And after alluding to the malignant attacks that had been made on him — for one of which he brought a successful libel action — and the enmity he had excited by his uncompromising criticisms, he cries: “And you who know all this — you ask why I have enemies. . . . Forgive me if there be bitterness in my tone.” On which Mr. Ingram warmly comments that the man who wrote so must have been sincere. It is hardly necessary to urge it. Mrs. Whitman did but utter the valueless verdict of conventional minds on an abnormal individuality. With fuller knowledge she wrote after his death that, “so far from being selfish or heartless, his devotional fidelity to the memory of those he loved would by the world be regarded as fanatical”; and all the evidence goes to show that, whatever were his faults of taste as a littérateur, his moral attitude to his fellow creatures was that of one who was, as he claims for himself, quixotically high-minded. The truth is, an extensive fallacy underlies the aversion which many people have for Poe — the fallacy, namely, of assuming that a large share of what is vaguely called moral or human feeling, in an author or in anyone else, implies a disposition to right feeling or conduct; and that the absence of such feeling from an author’s fiction, or from anyone’s talk, implies a tendency to wrong-doing. And this fallacy, I think, lurks under the observation that Poe’s mind, if not immoral, was non-moral. The assumption in question is a sentimentality that is discredited by accurate observation of life. To return — in a perfectly dispassionate spirit — to Lamb, we see that his wealth of kindly sympathy did not save him from intemperance; and it could easily be shown that a great many moralists have been either gravely immoral characters or unamiable and variously objectionable. I confess I have never been able to regard Dante as a satisfactory personality, with his irrational and capriciously cruel code and his general inhumanity; and a good many will agree with me that Carlyle, who was always moralising, was prone to gross injustice, and presents a rather ignoble moral spectacle in his own life. The slight on Poe’s moral nature was first published by Griswold, who is proved to have been a peculiarly mean and malignant slanderer; and the moral Mr. Gilfillan invented a gross calumny. Run down the list of men of genius of modern times who have discussed conduct and human nature, and you will find an extremely large proportion against whom could be charged blemishes of character and conduct from which Poe was free. The ferocity and fanaticism of Dante, the grossness of Chaucer, the hard marital selfishness of Milton, the brutality of Luther, the boorishness of Johnson, the ripe self-love of Wordsworth, the political bigotry of Scott, the colossal egoism of Goethe, the riot of Burns, the murky and selfish spleen of Carlyle, Shelley’s incapacity for self-sacrifice — all these are repellent and anti-social qualities which cannot be charged against Edgar Poe. In short, the ideal man of lively moral feeling and entirely beneficent conduct, by contrast with whom Poe is seen to be an incomplete human being, has never existed in flesh and blood; and if we take the rational course of striking an average of poor humanity we shall find, as before submitted, [page 162:] that our subject does not fall below it. We may even go further. In regard to the widespread and false notion that Poe was a libertine, we may endorse the assertion of Mr. Stoddard “that professional men and artists, in spite of a vulgar belief to the contrary, are purity itself compared with men engaged in business, and idle men of the world”. Let us in fairness confess that the average man or woman is likely to be one or other of these things — mean, or gross, or faithless, or coldly selfish, or dishonest, or disingenuous, or cruel, or slanderous, or recklessly unjust; though one or other of these qualities may co-exist with generosity, or philanthropy, or probity. If we recognise so much, we shall cease to animadvert on Poe’s failings; and proceed rather to consider how rare and how fine his work was.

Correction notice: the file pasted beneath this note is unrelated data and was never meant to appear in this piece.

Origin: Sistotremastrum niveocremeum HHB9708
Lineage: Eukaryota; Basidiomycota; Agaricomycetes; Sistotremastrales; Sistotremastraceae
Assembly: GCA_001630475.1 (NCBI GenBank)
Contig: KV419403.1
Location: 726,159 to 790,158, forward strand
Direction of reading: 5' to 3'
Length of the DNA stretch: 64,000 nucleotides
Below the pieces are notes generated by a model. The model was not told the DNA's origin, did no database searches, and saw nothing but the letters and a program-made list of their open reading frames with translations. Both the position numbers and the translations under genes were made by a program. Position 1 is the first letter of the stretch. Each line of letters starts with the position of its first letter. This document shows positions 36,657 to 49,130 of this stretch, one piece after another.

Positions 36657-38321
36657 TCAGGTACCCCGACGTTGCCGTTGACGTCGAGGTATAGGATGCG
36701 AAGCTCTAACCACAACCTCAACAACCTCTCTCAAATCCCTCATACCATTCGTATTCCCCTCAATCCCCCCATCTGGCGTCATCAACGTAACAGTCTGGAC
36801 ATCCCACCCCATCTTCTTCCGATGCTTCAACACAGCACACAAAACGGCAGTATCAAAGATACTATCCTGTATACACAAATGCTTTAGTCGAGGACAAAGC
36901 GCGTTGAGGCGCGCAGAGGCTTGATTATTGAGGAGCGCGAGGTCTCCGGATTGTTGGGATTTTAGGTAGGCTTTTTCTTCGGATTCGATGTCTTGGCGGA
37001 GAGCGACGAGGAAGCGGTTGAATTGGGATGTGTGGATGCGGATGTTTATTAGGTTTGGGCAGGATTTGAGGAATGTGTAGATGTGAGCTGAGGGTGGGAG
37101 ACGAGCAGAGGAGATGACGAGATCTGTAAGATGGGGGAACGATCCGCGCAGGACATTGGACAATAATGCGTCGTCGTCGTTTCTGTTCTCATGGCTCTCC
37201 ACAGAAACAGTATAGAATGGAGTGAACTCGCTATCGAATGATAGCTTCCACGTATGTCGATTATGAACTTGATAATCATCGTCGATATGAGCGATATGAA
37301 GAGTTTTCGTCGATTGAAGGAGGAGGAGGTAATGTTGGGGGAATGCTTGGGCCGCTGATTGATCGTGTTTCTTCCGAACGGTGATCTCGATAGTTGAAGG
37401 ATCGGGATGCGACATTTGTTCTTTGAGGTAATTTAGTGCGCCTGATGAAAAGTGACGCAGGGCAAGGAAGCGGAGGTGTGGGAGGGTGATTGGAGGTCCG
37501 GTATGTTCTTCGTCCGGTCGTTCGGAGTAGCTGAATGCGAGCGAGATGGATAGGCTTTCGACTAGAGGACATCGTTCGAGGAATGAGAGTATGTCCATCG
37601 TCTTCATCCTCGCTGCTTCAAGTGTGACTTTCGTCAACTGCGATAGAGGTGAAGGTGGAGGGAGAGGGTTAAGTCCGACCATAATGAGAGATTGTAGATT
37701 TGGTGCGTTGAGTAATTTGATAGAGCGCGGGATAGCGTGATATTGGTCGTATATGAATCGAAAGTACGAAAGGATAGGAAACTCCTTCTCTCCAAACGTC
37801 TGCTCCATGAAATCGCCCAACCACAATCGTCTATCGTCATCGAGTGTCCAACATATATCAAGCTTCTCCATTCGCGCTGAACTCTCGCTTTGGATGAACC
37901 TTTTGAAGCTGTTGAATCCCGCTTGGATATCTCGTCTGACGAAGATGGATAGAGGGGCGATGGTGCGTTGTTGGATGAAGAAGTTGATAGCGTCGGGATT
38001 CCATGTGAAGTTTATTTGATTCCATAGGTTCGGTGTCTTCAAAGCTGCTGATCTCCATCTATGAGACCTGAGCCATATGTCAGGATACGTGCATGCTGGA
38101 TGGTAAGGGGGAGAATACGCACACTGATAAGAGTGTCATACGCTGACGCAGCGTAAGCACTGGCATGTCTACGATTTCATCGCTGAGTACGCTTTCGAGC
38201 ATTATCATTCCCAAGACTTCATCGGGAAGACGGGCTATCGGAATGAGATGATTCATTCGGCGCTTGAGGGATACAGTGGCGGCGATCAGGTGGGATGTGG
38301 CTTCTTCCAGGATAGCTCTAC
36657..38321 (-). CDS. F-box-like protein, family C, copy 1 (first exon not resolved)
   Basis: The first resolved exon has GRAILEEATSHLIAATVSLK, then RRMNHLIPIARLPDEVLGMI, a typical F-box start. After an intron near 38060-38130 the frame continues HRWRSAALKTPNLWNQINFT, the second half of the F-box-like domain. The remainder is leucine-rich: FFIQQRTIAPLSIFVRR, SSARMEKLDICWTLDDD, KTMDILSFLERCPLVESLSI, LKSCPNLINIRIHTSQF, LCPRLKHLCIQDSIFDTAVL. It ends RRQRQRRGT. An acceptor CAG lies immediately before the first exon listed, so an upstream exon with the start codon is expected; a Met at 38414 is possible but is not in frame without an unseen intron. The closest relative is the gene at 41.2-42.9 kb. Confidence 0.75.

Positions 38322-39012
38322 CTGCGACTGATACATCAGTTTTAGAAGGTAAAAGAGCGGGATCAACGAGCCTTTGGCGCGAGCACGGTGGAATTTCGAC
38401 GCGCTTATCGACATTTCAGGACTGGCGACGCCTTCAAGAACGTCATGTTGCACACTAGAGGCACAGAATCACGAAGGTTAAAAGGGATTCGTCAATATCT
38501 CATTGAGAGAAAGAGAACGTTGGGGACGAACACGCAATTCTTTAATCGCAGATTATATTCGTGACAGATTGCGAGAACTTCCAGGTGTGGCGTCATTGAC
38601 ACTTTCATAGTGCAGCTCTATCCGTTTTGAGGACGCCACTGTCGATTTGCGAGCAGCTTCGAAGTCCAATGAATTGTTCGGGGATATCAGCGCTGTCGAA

(To be continued.)







[S:0 - OC, 1885] - Edgar Allan Poe Society of Baltimore - A Poe Bookshelf - Edgar Allan Poe (J. M. Robertson, 1885)